Gov. Tate Reeves speaks to media about his shelter-in-place order for Lauderdale County during a press conference at the State of Mississippi Woolfolk Building in Jackson, Miss., Tuesday, March 31, 2020.

Gov. Tate Reeves, who for weeks resisted calls to issue a statewide order requiring residents to stay at home, is finalizing plans to issue such an order — a decision that comes amid mounting pressure from the state’s top medical leaders and lawmakers.

Sources familiar with Reeves’ plans told Mississippi Today that Reeves could announce the statewide stay-at-home order as early as Wednesday afternoon. The governor’s decision, sources said, was based in part on models showing Mississippi’s cases peaking near the end of April and early May.

For weeks, Reeves has maintained that the spread of cases in Mississippi did not yet warrant such action, also citing the potential effect of a shutdown on the state’s economy. As of Wednesday morning, governors in at least 33 states had issued some form of statewide shelter-in-place order.

But between Tuesday evening and Wednesday morning, the walls closed in on Reeves as he faced increased pressure from state medical professionals and elected officials as the number of confirmed COVID-19 cases continued climbing.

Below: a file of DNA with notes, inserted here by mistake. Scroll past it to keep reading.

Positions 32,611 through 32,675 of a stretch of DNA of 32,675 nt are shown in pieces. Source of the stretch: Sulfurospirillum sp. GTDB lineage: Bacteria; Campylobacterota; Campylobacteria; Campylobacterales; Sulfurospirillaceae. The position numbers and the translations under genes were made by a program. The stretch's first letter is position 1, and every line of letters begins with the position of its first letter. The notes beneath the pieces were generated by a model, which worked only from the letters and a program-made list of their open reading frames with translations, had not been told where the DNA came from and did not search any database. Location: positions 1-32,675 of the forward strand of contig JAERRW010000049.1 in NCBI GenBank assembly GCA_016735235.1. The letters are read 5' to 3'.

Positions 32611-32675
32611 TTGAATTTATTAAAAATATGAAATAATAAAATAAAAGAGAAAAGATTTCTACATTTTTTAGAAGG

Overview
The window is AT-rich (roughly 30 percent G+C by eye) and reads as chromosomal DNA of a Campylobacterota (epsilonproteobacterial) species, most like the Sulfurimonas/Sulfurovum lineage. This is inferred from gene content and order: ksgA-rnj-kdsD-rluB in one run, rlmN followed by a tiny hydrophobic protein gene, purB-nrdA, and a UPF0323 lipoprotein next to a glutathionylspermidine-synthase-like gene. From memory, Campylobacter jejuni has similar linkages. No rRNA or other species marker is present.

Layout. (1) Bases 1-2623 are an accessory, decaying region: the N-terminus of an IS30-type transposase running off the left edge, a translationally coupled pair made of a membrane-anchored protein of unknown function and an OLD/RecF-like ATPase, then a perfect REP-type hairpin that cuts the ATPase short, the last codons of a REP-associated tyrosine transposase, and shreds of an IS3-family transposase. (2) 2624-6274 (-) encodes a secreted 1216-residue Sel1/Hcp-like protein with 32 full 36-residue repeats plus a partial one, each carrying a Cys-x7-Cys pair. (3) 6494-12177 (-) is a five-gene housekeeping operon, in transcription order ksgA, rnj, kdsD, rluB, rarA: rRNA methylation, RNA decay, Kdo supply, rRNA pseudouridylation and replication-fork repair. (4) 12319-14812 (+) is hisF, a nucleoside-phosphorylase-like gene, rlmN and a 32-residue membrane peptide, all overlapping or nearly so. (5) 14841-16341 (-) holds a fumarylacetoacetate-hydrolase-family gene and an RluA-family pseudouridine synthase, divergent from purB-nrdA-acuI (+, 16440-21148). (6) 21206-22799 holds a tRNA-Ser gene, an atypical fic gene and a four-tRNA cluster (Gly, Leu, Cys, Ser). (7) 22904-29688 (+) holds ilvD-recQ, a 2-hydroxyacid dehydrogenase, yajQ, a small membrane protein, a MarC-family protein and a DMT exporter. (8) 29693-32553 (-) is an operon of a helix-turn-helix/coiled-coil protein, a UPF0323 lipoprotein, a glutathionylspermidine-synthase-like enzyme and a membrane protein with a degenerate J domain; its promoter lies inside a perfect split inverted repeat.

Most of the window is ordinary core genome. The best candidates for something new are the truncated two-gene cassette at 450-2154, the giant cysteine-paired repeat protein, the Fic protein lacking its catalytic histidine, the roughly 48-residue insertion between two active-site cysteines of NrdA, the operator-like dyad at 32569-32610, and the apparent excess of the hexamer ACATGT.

Dr. LouAnn Woodward, the vice chancellor of the University of Mississippi Medical Center, sent Reeves a grim plea for a “shelter in place” order in an email on Wednesday morning. She pointed out that if models of the virus’ spread in Mississippi are accurate, the need for intensive-care unit beds and ventilators “will surpass our resources.”

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Adam Ganucheau, as Mississippi Today's editor-in-chief, oversees the newsroom and works with the editorial team to fulfill our mission of producing high-quality journalism in the public interest. Adam has covered politics and state government for Mississippi Today since February 2016. A native of Hazlehurst, Adam has worked as a staff reporter for, The Birmingham News and The Clarion-Ledger and his work has appeared in The New York Times, The Washington Post and Atlanta Journal-Constitution. Adam earned his bachelor’s in journalism from the University of Mississippi.

Erica Hensley, a native of Atlanta, has been working as an investigative reporter focusing on public health for Mississippi Today since May 2018. She is a Knight Foundation fellow for our newsroom’s collaboration with local TV station WLBT and curates The Inform[H]er, our monthly women and girls’ newsletter. She is the 2019 recipient of the Doris O'Donnell Innovations in Investigative Journalism Fellowship. Erica received a bachelor’s in print journalism and political science from the University of Southern California Annenberg School for Communication and Journalism and a master’s in health and medical journalism from the University of Georgia Grady College for Journalism and Mass Communication.